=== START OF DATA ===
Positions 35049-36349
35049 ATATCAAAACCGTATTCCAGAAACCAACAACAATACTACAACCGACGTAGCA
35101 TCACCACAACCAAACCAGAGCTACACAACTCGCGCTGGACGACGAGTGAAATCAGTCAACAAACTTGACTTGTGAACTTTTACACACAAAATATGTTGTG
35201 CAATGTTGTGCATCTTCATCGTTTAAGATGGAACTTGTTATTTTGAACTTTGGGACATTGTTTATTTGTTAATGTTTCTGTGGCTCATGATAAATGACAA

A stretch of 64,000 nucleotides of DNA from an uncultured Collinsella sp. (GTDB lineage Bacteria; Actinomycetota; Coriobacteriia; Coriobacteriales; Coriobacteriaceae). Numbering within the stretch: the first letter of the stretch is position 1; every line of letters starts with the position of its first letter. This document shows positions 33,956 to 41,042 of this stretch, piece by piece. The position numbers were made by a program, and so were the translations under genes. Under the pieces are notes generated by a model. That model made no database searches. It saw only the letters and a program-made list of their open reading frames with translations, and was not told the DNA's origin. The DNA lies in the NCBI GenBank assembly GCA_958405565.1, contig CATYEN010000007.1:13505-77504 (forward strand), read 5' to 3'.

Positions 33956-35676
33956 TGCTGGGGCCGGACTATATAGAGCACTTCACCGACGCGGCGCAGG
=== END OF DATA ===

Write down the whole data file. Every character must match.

Positions 35049-36349
35049 ATATCAAAACCGTATTCCAGAAACCAACAACAATACTACAACCGACGTAGCA
35101 TCACCACAACCAAACCAGAGCTACACAACTCGCGCTGGACGACGAGTGAAATCAGTCAACAAACTTGACTTGTGAACTTTTACACACAAAATATGTTGTG
35201 CAATGTTGTGCATCTTCATCGTTTAAGATGGAACTTGTTATTTTGAACTTTGGGACATTGTTTATTTGTTAATGTTTCTGTGGCTCATGATAAATGACAA

A stretch of 64,000 nucleotides of DNA from an uncultured Collinsella sp. (GTDB lineage Bacteria; Actinomycetota; Coriobacteriia; Coriobacteriales; Coriobacteriaceae). Numbering within the stretch: the first letter of the stretch is position 1; every line of letters starts with the position of its first letter. This document shows positions 33,956 to 41,042 of this stretch, piece by piece. The position numbers were made by a program, and so were the translations under genes. Under the pieces are notes generated by a model. That model made no database searches. It saw only the letters and a program-made list of their open reading frames with translations, and was not told the DNA's origin. The DNA lies in the NCBI GenBank assembly GCA_958405565.1, contig CATYEN010000007.1:13505-77504 (forward strand), read 5' to 3'.

Positions 33956-35676
33956 TGCTGGGGCCGGACTATATAGAGCACTTCACCGACGCGGCGCAGG